Home  »  Literary and Philosophical Essays  »  Introductory Note

Literary and Philosophical Essays.
The Harvard Classics. 1909–14.

Michel Eyquem de Montaigne

Introductory Note

MICHEL EYQUEM DE MONTAIGNE, the founder of the modern Essay, was born February 28, 1533, at the chateau of Montaigne in Perigord. He came of a family of wealthy merchants of Bordeaux, and was educated at the College de Guyenne, where he had among his teachers the great Scottish Latinist, George Buchanan. Later he studied law, and held various public offices; but at the age of thirty-eight he retired to his estates, where he lived apart from the civil wars of the time, and devoted himself to study and thought. While he was travelling in Germany and Italy, in 1580–81, he was elected mayor of Bordeaux, and this office he filled for four years. He married in 1565, and had six daughters, only one of whom grew up. The first two books of his “Essays” appeared in 1580; the third in 1588; and four years later he died.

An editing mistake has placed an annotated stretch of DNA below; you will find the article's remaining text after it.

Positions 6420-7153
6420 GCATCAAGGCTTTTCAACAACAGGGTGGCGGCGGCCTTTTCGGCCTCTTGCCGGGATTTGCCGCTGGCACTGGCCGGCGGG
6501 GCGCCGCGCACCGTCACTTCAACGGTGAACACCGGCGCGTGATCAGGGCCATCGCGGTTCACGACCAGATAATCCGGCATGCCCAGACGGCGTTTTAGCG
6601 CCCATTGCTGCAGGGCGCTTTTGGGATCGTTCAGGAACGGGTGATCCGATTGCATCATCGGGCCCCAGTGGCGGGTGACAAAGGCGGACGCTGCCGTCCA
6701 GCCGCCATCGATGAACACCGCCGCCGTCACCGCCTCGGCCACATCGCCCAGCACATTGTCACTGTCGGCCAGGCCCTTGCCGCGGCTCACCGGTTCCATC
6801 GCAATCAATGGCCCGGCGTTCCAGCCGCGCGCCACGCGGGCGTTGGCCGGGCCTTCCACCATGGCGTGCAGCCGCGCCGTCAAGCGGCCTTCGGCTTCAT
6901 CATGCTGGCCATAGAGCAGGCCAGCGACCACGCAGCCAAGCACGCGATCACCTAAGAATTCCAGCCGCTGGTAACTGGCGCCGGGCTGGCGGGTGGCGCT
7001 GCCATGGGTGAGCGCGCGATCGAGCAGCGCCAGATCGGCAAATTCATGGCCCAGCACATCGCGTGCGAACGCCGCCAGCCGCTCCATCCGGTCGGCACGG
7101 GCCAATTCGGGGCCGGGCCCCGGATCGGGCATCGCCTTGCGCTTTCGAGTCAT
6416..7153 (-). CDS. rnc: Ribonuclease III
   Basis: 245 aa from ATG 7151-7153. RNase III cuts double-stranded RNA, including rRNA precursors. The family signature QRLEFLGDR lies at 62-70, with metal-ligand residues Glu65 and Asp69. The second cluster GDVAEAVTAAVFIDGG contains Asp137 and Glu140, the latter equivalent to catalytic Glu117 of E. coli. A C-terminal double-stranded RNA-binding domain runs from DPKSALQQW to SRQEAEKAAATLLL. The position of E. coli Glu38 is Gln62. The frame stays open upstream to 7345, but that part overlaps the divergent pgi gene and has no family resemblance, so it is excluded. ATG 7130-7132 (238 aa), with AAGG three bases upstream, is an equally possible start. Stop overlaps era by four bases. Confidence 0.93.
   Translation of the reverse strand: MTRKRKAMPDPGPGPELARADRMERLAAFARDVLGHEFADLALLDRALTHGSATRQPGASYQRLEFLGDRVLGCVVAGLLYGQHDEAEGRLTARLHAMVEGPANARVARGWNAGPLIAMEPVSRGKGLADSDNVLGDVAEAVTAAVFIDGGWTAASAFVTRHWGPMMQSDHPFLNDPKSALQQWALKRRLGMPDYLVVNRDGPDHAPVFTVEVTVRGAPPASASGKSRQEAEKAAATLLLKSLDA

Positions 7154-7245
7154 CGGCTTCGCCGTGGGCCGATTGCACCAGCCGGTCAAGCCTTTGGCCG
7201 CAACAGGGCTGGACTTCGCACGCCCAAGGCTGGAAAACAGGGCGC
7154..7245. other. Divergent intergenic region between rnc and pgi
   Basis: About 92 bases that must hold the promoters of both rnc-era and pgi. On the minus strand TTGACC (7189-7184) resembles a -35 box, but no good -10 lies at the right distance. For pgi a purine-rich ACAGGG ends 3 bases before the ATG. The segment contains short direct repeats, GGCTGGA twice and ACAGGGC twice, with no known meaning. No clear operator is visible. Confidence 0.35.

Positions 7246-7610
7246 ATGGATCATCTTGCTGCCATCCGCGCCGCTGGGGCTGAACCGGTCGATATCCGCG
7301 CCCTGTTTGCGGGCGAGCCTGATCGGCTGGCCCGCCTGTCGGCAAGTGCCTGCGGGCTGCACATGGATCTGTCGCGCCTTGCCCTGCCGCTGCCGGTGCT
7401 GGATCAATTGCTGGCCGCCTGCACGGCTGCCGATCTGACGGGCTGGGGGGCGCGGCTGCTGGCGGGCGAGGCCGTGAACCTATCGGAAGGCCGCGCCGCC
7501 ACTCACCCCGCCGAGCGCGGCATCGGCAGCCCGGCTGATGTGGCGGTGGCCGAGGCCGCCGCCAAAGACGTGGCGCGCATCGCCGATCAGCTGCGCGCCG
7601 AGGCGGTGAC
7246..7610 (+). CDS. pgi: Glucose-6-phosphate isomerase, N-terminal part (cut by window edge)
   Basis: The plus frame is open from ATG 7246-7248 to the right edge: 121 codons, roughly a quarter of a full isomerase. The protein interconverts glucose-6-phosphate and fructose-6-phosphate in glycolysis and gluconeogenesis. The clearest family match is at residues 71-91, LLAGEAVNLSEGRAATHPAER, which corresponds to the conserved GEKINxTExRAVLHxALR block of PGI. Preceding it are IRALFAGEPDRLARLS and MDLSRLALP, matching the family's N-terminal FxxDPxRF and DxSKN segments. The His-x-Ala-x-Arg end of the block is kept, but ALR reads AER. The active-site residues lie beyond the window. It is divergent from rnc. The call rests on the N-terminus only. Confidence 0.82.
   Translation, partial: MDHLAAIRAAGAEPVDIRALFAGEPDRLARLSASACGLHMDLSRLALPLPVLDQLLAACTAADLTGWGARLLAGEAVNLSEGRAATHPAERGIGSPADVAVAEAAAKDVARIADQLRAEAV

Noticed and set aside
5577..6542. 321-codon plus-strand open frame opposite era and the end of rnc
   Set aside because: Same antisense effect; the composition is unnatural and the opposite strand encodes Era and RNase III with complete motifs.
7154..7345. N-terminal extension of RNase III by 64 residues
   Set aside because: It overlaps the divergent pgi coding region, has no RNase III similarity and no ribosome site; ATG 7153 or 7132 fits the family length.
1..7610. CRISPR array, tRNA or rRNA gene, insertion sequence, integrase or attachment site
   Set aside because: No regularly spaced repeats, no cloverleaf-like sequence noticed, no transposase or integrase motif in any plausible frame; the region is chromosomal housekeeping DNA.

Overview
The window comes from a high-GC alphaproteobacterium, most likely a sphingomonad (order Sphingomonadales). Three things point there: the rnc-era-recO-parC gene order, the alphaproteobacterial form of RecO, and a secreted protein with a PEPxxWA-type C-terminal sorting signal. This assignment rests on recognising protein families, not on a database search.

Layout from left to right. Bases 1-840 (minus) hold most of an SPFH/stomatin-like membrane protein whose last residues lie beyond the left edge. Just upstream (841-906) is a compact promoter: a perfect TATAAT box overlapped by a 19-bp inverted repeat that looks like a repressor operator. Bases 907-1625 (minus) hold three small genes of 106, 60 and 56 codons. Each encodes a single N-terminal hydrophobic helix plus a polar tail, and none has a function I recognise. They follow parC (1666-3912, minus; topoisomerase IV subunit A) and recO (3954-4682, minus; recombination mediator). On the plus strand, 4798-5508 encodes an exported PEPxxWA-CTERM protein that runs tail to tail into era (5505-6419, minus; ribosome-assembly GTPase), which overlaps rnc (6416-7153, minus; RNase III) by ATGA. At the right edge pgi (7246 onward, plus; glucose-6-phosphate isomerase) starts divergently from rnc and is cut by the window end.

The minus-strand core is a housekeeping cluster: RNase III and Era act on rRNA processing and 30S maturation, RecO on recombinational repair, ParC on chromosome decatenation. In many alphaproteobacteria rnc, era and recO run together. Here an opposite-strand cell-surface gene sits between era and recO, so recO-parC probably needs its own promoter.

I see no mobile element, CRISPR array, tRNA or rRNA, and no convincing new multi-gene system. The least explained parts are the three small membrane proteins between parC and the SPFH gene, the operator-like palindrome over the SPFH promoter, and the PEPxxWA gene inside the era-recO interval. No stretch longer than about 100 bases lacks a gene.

These are the main external facts of Montaigne’s life; of the man himself the portrait is to be found in his book. “It is myself I portray,” he declares; and there is nowhere in literature a volume of self-revelation surpassing his in charm and candor. He is frankly egotistical, yet modest and unpretentious; profoundly wise, yet constantly protesting his ignorance; learned, yet careless, forgetful, and inconsistent. His themes are as wide and varied as his observation of human life, and he has written the finest eulogy of friendship the world has known. Bacon, who knew his book and borrowed from it, wrote on the same subject; and the contrast of the essays is the true reflection of the contrast between the personalities of their authors.

Shortly after Montaigne’s death the “Essays” were translated into English by John Florio, with less than exact accuracy, but in a style so full of the flavor of the age that we still read Montaigne in the version which Shakespeare knew. The group of examples here printed exhibits the author in a variety of moods, easy, serious, and in the essay on “Friendship,” as nearly impassioned as his philosophy ever allowed him to become.